26 Aug 11. Another fantastic fall day was experienced on Thursday, along with a cloudless blue sky and a sunset that turned Mt Rainier into a lush peachy blush and concluded the evening with Ol' Sol looking like a golden-orange orb as he made his departure for the day. A lovely sight if ever there was one. The color of that sun reminded me of a California Poppy more than anything else, so I've elected to go with another poppy shot. This was one of the series I described yesterday, but taken a bit later in the morning which gives it a more orange color as well as being substantially brighter. The morning moisture still remained, not yet having had time to evaporate, so I used a very small aperture in an attempt to get as many of the dew drops in focus as possible. A small subject with lots of potential, with it being walking distance from my home, it serves to emphasize that you don't have to go far to find good material. ISO 200; 1/250 sec @ f /16.
29 Aug 11. I shared this image about 6 years ago, when most of you were not part of the distribution. A chance meeting with a local long time resident of Kingston on Saturday brought the photo to mind. It was taken while on a bird shoot hosted by the MD Dept of Game. All the birds were injury recovered raptors but not capable of survival on their own, so they are kept by the MD Game Dept for display and education about raptors. This one had been shot and had wing damage and was no longer capable of flight. This was true of several others. The individual with whom I was talking on Saturday mentioned the stupidity of some of the current EPA rues concerning certain birds, siting among other things an attempt to shut down the local milling operation for 5 months at a time in close by Port Gamble, WA because a pair of Bald Eagles had decided to build a nest atop a working crane. The mill won the challenge. He was told he couldn't use about a third of his own property when a neighbor saw a pair of eagles starting to build a nest in one of his trees. He said he discouraged them and they moved on. Just north of Bellingham there is a very large timber land holding the owners of which got wind of a new upcoming law a couple years back that said any eagle would require a minimum of 5 Acres of surrounding land to be permanently vacated. They found 20 pairs of eagles on the land; none of which are here today. It is stupid rulings such as these that cause these magnificent birds to be exterminated. Anyone who has been around these huge birds knows that they don't care about their surrounds; if they want to build a nest somewhere they will do it irrespective of who or what is nearby. They don't need seclusion or protection! Somehow we need to get a lot smarter so we can successfully co-exist with our fellow creatures and recognize that we can share the wonderful world without the repeated stupid behavior on our part. ISO 200; 1/1000 sec @ f / 5.6 80-400 VR.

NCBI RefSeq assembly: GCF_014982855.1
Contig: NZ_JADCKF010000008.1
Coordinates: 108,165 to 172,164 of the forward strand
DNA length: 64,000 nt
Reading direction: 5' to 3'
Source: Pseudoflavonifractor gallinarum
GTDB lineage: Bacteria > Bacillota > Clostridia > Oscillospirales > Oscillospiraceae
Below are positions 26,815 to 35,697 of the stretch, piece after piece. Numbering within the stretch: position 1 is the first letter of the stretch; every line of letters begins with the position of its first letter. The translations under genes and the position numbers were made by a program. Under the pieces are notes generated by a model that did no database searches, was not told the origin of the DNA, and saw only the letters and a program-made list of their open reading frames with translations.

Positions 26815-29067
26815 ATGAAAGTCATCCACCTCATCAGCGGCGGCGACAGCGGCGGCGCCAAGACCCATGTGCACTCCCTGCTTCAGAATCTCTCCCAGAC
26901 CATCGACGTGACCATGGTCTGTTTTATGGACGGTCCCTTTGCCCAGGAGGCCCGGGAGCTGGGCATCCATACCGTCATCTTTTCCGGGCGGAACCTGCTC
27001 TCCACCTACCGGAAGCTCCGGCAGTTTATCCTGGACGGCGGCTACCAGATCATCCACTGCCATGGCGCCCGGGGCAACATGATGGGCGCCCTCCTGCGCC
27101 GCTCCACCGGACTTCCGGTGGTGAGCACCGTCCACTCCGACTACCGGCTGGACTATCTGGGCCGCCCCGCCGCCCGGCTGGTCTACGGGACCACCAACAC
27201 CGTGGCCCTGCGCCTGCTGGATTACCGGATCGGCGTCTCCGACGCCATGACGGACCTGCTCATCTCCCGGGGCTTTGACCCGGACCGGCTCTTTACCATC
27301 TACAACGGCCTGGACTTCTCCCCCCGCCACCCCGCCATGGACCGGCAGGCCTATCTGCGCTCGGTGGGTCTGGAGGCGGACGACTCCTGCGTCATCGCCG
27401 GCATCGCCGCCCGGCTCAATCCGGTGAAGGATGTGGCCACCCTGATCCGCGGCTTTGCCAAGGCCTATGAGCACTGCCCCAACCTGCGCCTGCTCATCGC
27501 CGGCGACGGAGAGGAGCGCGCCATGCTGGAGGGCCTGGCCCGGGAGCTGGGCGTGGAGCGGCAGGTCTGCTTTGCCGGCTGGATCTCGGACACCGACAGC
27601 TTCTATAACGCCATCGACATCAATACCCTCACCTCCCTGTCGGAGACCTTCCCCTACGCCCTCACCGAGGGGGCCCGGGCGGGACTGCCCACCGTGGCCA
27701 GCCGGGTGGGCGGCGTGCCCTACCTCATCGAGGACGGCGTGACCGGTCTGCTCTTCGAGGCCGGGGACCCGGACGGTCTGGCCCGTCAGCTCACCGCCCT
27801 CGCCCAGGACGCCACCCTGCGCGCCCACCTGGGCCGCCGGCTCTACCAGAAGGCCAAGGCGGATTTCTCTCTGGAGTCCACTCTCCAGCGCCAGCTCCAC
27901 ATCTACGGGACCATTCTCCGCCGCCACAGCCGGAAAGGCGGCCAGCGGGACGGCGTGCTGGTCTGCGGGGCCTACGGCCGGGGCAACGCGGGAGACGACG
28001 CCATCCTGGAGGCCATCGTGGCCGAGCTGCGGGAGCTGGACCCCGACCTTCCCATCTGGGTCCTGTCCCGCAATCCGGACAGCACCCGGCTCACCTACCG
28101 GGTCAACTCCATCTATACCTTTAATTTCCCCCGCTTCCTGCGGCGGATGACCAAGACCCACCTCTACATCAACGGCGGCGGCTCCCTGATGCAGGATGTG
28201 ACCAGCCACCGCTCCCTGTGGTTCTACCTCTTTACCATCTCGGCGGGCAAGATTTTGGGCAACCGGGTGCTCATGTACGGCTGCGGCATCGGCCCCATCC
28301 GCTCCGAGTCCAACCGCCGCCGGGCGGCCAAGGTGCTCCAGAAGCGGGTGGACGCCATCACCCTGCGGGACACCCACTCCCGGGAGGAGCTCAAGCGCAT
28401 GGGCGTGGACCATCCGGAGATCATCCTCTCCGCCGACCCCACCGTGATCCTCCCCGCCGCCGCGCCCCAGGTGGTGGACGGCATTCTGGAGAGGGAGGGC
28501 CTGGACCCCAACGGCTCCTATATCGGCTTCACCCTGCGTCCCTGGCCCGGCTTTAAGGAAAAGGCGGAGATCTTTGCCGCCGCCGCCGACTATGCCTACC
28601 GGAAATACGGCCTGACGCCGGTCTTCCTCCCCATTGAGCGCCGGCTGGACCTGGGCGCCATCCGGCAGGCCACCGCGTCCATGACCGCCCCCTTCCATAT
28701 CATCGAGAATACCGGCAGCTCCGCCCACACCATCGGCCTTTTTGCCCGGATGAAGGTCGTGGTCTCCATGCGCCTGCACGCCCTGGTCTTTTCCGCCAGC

30 Aug 11. Tuesday was slated for my trip to Mt Rainier to shoot alpine flowers, high lakes, and mountains. A combination of bad guesses by the weather guessers and inspection schedules by the state is preventing same, but I do believe a flower photo should still be in the offing. Shooting a lot of macro stuff as I do, and listening to the comments I get about it, I am more than just a little inclined to think that the majority of adults, and all modern kids included, simply fail to take the time to look closely at these magnificent creations and note all the intricate detail. For those of you who do not know me well, I do not believe for even a fraction of a second that it all came about by chance! The image for today is a close up of an Icelandic Poppy, one of my favorite flowers. Take a bit of time and study it carefully; I'll wager you will see more than you've ever imagined prior when just looking at the flower in its entirety. Think about what it is designed to accomplish, and then how that has been engineered into what you are seeing. A great book on this general subject, which I've mentioned before, and which would be a required text in any class in Biology or Mathematics I would endeavor to teach, and which I highly recommend to any of you who are either home schooling your children or thinking of so doing, is titled A Beginner's Guide to Constructing the Universe: The Mathematical Archetypes of Nature, Art, and Science by Michael S. Schneider. In fact, I HIGHLY recommend it to every one of you on this list!! It is, unfortunately, out of print, but there are still lots of copies available for as little as $6, and you'll never spend $6 better. It will open your eyes to the engineering designs found throughout nature and copied knowingly or otherwise by mankind. Today's submission would be touched upon in more than one chapter. ISO 200; 1/400 sec @ f /16.